The bags ensure your clothes won’t get dirty on the way home from the cleaner, but a couple of our experts reminded us that they’re not meant for storage. The plastic bags can trap moisture against your garments, which could lead to mildew, discoloring, and odors (yuck!).
6. YOU HANG HEAVY STUFF ON WIRE HANGERS.
Miller says this is a mistake he sees all the time: “Wire hangers don’t provide the structural integrity to support heavier garments,” he says. “Sweaters or silks hung on a wire hanger for a while can get marks in the shoulders that can be permanent.” This is also why you’ll see your sweaters folded over hangers when you get them back from the cleaners – they do that so they’re ready to be placed on a shelf when you get home.
7. YOU DON’T CONSIDER THE PRICE OF MAINTAINING CLOTHES WHEN YOU BUY THEM.
It’s a little counter-intuitive to shop in favor of pieces with “dry-clean only” on the tag, but consider how dry cleaning can extend the life of your clothes, and actually save you money over time. “Dry cleaning a garment costs less than a cup of coffee at Starbucks,” says Engler. “And dry cleaners take great care inspecting, cleaning, pressing, and packaging your items. Look at dry cleaning as protecting your investment in your clothing.”
Second, consider the hidden price of tending to a cheap garment. “A poorly made, $40 pleated skirt could cost you another $40 to press the pleats back in – and that’s every time you wash it,” says Kistner.
8. YOU OVER-DRY YOUR CLOTHES.
Yes, dry cleaners even have something to teach you about doing laundry at home! Many people give lots of thought to the washing process (which detergent? which stain remover?) but don’t take the same care when it comes to drying – and it’s a little more nuanced than just tossing clothes in the dryer and hitting the start button.
“Over-drying can cause colors to fade, or even shrinkage or other damage,” says Miller. And Kevin Kneafsey of Green Street Cleaners in San Francisco prefers the dry cleaner’s drying process for his shirts: “Dry cleaners don’t tumble dry your shirts – they press them wet,” he says. “It’s incredible how much more life you get out of a shirt without exposing it to a dryer.”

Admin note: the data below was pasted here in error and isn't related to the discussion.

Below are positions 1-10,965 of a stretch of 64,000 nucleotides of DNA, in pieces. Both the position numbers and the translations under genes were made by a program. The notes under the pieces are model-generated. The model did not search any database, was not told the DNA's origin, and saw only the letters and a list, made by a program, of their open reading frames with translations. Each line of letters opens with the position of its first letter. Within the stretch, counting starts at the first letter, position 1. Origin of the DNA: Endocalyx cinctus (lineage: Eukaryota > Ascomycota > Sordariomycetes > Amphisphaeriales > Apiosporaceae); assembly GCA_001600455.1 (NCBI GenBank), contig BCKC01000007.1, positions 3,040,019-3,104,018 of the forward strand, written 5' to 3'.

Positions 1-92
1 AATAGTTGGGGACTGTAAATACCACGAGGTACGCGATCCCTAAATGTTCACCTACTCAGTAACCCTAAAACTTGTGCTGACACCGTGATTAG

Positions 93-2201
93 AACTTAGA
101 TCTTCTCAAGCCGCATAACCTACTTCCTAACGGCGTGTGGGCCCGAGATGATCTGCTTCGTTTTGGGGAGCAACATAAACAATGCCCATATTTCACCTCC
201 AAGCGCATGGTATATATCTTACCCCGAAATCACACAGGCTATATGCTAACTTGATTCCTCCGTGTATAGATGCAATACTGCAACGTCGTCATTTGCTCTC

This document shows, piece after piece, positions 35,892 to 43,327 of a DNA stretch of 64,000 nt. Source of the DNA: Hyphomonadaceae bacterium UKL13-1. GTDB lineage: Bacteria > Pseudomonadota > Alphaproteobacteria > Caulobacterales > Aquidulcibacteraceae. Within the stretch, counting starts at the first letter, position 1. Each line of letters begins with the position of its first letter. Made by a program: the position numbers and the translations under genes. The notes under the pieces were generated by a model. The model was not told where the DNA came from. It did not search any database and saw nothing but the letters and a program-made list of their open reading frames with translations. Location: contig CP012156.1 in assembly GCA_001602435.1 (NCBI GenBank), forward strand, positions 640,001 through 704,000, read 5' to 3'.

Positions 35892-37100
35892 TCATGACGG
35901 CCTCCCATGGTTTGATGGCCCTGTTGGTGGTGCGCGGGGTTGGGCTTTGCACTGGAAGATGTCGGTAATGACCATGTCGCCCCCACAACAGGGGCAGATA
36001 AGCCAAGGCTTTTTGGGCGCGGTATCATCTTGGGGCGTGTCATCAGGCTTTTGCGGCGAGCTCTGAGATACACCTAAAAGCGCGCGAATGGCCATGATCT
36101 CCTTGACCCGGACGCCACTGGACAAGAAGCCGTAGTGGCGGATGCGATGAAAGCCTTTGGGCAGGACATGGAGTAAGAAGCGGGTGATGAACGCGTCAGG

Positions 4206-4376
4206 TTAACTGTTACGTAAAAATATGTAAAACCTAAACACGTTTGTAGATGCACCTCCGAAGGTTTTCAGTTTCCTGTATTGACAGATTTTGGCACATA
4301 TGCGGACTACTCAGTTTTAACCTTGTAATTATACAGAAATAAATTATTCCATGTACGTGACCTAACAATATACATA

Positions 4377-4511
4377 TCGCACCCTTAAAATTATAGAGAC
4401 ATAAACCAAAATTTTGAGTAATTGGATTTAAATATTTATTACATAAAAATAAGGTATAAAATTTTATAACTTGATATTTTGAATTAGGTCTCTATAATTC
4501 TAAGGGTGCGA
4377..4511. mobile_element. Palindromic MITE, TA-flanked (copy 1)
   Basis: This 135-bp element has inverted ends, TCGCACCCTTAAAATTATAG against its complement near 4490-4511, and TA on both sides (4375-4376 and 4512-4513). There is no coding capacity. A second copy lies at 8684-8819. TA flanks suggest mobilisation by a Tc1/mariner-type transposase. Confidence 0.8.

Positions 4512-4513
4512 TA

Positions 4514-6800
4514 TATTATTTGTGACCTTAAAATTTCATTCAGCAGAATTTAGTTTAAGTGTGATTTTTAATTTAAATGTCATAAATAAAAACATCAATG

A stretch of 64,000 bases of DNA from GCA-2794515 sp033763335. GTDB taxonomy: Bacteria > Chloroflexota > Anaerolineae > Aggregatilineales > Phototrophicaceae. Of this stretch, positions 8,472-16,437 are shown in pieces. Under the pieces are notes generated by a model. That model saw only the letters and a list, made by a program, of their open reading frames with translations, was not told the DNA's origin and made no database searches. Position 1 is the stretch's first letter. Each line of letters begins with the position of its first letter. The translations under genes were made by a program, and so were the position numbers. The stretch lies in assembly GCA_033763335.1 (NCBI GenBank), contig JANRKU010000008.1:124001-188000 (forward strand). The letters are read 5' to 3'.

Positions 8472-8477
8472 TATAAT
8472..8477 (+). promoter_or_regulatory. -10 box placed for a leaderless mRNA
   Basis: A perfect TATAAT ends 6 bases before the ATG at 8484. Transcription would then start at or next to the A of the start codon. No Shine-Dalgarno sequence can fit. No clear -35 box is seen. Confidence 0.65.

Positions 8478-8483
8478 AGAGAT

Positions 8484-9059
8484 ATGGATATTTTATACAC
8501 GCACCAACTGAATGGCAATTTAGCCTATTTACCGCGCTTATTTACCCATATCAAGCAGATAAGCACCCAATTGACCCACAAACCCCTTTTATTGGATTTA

But since we’re not about to recommend you take everything you own to the cleaners, just engage in a little trial and error next time you dry a load. Stop the machine earlier than you normally would, check the dryness, and adjust the timing as necessary. You might be surprised to find that your clothes can dry in less time than you thought.
9. YOU STORE YOUR CLOTHES IN TOO MUCH LIGHT.
“Store your clothes in your closet – but make sure you don’t leave the light on,” says Kneafsey. “Light can discolor the fabric. You’d be surprised how often we see this happen – we can always tell because it usually affects the shoulder area most.”
10. YOU DON’T CHECK YOUR POCKETS BEFORE YOU DROP YOUR CLOTHES OFF.
This sounds like common sense, but every dry cleaner we spoke to for this story lamented that they constantly find “treasures” in the pockets of their customers’ garments. And that’s especially problematic when the item is something that could stain – like lipstick or a marker. “Please – please! – take your pens out of your pockets,” pleads Kistner.